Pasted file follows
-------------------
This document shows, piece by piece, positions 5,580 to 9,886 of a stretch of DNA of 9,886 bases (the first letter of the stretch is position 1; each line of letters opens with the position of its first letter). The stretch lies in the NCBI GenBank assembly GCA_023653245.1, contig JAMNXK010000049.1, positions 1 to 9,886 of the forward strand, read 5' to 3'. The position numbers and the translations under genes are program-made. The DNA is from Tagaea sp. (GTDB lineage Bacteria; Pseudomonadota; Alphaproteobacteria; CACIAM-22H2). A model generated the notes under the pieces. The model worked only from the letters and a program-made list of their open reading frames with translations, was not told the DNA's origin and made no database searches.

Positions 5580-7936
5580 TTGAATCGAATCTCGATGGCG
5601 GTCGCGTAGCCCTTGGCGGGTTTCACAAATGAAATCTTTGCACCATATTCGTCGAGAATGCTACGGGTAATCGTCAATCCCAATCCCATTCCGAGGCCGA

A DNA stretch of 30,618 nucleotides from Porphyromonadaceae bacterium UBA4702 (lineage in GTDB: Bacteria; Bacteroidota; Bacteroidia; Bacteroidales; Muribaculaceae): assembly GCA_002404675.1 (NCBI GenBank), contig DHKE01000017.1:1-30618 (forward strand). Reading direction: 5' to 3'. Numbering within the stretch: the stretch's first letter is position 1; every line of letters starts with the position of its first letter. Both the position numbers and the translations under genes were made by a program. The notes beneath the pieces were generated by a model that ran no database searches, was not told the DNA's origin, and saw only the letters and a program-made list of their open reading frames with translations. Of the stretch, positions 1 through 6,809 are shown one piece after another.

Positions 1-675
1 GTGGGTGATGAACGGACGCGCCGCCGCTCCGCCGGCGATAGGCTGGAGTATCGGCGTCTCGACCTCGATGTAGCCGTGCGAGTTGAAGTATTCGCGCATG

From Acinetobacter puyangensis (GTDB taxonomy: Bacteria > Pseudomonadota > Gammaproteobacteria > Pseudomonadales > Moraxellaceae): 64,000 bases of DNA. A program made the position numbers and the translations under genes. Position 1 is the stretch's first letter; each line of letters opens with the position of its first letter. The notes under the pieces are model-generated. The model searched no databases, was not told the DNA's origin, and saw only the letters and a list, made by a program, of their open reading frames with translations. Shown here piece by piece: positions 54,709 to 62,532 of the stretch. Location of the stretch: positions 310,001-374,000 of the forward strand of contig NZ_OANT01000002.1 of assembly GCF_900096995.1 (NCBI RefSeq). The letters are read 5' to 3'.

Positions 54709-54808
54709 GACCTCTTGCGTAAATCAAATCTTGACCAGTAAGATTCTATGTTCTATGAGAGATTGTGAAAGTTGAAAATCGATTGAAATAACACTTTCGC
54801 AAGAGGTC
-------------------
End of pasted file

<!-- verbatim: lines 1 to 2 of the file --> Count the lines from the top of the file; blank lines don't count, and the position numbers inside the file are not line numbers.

This document shows, piece by piece, positions 5,580 to 9,886 of a stretch of DNA of 9,886 bases (the first letter of the stretch is position 1; each line of letters opens with the position of its first letter). The stretch lies in the NCBI GenBank assembly GCA_023653245.1, contig JAMNXK010000049.1, positions 1 to 9,886 of the forward strand, read 5' to 3'. The position numbers and the translations under genes are program-made. The DNA is from Tagaea sp. (GTDB lineage Bacteria; Pseudomonadota; Alphaproteobacteria; CACIAM-22H2). A model generated the notes under the pieces. The model worked only from the letters and a program-made list of their open reading frames with translations, was not told the DNA's origin and made no database searches.

Positions 5580-7936